Molecular Ecology | Year: 2014

Interactions between arbuscular mycorrhizal fungal (AMF) species cocolonizing the same host plant are still little understood in spite of major ecological significance of mycorrhizal symbiosis and widespread occurrence of these fungi in communities rather than alone. Furthermore, shifting the composition of AMF communities has demonstrated consequences for the provision of symbiotic benefits to the host as well as for the qualities of ecosystem services. Therefore, here we addressed the nature and strength of interactions between three different AMF species in all possible two-species combinations on a gradient of inoculation densities. Fungal communities were established in pots with Medicago truncatula plants, and their composition was assessed with taxon-specific real-time PCR markers. Nature of interactions between the fungi was varying from competition to facilitation and was influenced by both the identity and relative abundance of the coinoculated fungi. Plants coinoculated with Claroideoglomus and Rhizophagus grew bigger and contained more phosphorus than with any of these two fungi separately, although these fungi obviously competed for root colonization. On the other hand, plants coinoculated with Gigaspora and Rhizophagus, which facilitated each other's root colonization, grew smaller than with any of these fungi separately. Our results point to as yet little understood complexity of interactions in plant-associated symbiotic fungal communities, which, depending on their composition, can induce significant changes in plant host growth and/or phosphorus acquisition in either direction. © 2013 John Wiley & Sons Ltd.

Baars T.,University of Kassel | Baars T.,Research Institute for Organic Agriculture FiBL | Schroder M.,University of Hohenheim | Kusche D.,University of Kassel | Vetter W.,University of Hohenheim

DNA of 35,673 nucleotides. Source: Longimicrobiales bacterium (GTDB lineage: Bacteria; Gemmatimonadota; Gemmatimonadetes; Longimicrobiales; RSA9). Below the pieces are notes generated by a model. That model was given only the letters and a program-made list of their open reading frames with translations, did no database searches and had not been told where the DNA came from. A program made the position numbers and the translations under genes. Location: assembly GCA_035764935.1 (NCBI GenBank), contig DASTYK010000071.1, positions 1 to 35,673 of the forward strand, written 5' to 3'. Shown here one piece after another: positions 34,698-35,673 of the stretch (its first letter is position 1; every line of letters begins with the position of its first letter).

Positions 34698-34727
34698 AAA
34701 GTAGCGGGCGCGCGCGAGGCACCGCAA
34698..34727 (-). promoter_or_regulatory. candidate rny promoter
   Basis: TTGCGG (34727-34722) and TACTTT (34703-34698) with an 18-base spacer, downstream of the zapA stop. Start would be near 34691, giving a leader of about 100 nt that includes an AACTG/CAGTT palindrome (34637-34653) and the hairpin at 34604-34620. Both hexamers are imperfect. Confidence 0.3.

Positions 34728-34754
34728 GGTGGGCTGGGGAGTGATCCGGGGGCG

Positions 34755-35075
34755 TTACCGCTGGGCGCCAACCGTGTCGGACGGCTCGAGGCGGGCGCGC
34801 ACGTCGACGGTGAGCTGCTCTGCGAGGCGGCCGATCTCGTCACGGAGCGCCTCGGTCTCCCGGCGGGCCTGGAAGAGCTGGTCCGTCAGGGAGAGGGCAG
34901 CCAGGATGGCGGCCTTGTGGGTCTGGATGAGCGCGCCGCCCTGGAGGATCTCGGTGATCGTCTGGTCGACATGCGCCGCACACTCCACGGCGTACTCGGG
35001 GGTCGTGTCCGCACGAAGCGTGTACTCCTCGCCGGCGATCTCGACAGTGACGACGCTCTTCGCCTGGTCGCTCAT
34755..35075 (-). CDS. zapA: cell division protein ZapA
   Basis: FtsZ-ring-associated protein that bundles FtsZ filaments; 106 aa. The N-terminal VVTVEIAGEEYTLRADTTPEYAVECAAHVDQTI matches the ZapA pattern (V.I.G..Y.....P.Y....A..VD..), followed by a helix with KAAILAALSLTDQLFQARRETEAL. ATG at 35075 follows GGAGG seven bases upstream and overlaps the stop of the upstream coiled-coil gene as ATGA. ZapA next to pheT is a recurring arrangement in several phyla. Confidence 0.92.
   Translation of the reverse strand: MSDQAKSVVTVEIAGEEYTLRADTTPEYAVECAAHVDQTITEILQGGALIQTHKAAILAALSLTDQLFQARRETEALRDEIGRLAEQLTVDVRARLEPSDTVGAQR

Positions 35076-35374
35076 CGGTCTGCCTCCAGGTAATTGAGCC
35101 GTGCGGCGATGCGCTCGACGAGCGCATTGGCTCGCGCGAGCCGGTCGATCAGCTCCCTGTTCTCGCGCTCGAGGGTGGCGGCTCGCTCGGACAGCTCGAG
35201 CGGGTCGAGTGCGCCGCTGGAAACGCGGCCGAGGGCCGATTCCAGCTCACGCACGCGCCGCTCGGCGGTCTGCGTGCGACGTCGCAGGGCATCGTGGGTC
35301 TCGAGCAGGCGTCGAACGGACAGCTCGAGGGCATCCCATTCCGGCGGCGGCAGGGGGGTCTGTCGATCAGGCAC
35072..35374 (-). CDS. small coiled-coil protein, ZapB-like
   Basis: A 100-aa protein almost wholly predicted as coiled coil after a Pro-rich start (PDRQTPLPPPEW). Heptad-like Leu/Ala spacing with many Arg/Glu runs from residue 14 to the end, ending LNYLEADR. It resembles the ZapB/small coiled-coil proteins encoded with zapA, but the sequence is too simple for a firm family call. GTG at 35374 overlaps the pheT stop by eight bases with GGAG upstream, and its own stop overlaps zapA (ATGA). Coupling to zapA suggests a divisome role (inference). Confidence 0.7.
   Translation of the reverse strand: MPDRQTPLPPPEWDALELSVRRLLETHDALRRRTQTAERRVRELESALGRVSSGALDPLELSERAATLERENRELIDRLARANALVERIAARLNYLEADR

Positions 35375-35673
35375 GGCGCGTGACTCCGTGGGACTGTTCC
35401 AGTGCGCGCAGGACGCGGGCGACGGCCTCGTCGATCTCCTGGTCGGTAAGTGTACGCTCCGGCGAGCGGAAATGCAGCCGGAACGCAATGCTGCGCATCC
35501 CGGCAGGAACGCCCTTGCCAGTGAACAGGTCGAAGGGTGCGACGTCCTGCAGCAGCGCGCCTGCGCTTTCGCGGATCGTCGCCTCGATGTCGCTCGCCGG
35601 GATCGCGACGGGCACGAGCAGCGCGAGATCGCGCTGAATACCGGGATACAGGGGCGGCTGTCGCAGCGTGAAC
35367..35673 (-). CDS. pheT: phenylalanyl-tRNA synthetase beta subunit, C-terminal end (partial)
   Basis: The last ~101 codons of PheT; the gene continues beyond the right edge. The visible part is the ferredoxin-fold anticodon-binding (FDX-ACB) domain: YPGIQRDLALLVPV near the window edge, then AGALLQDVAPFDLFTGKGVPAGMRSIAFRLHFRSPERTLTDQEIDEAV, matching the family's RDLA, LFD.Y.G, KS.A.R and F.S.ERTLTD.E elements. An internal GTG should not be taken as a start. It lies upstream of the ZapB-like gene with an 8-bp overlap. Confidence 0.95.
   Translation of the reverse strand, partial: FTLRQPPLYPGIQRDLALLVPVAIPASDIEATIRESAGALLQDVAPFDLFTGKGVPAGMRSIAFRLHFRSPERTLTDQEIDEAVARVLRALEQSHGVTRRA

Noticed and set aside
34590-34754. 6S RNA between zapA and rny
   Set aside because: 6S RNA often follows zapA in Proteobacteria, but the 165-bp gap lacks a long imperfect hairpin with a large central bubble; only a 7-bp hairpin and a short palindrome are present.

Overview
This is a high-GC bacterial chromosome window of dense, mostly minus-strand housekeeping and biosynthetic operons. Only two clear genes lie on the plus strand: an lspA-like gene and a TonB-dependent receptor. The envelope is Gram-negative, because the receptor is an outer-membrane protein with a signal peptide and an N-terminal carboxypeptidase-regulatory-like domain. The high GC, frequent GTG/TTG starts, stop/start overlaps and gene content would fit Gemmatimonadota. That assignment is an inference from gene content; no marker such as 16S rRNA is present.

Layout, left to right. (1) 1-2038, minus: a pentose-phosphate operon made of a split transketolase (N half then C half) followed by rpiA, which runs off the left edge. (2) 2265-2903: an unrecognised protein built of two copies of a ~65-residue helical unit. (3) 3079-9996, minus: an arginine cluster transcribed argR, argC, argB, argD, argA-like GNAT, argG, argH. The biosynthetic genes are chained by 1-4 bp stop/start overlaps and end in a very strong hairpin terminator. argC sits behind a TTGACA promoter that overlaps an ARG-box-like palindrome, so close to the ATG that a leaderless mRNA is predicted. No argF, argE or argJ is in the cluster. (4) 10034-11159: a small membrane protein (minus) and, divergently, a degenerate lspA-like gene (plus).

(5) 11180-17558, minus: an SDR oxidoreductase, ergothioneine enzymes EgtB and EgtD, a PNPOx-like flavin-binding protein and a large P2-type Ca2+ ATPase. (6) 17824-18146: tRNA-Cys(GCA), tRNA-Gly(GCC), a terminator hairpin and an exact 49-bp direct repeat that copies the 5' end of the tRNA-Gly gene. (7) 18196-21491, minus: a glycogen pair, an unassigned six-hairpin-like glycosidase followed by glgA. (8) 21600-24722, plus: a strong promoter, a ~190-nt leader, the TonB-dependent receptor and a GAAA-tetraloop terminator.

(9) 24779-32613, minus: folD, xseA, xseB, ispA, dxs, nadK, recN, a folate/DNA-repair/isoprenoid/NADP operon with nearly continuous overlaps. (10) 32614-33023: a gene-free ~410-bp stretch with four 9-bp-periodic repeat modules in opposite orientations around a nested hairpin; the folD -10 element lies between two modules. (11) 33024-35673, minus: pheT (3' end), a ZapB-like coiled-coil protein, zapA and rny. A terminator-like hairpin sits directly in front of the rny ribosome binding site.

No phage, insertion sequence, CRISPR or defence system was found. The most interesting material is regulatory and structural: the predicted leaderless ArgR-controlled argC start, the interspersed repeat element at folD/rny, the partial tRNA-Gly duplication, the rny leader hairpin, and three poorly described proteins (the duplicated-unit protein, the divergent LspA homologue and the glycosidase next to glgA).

Organic Agriculture | Year: 2012

Milk quality has an important role in organic farming due to the obligation to a maximum use of pasturage for herbivores. Markers should be identified to confirm the authenticity of organic milk production. The concentration and SRR/RRR diastereomer ratio of phytanic acid were investigated as potential markers to discriminate different feeding strategies. In a two-factorial design, 80 farm milk samples were compared for their 'origin' and 'level of intensification', both during the grazing season and the indoor season. In all groups the concentration of phytanic acid in winter was about 50 % lower than in summer. A strong negative correlation was found between the sum amount of concentrates plus maize silage in the cow's diet and the phytanic acid level. In winter, cows fed with hay had lower phytanic acid levels than cows fed grass silage. The differentiation of low-input and high-input systems was more consistent than the differentiation between biodynamic and conventional samples based on the combination of phytanic acid and SRR/RRR ratio. The SRR/RRR ratio was an indication for the factor 'intensification', whereas the concentration of phytanic acid reflected the factor 'origin'. The SRR/RRR ratio is therefore a marker for the grazing policy in summer and the differentiation between hay versus grass plus maize silage in winter diets. Organic farming could lose its characteristic features reflected in several aspects of milk fat quality if grazing during summer is reduced and replaced by larger amounts of concentrate and maize silage. © 2012 Springer Science & Business Media BV.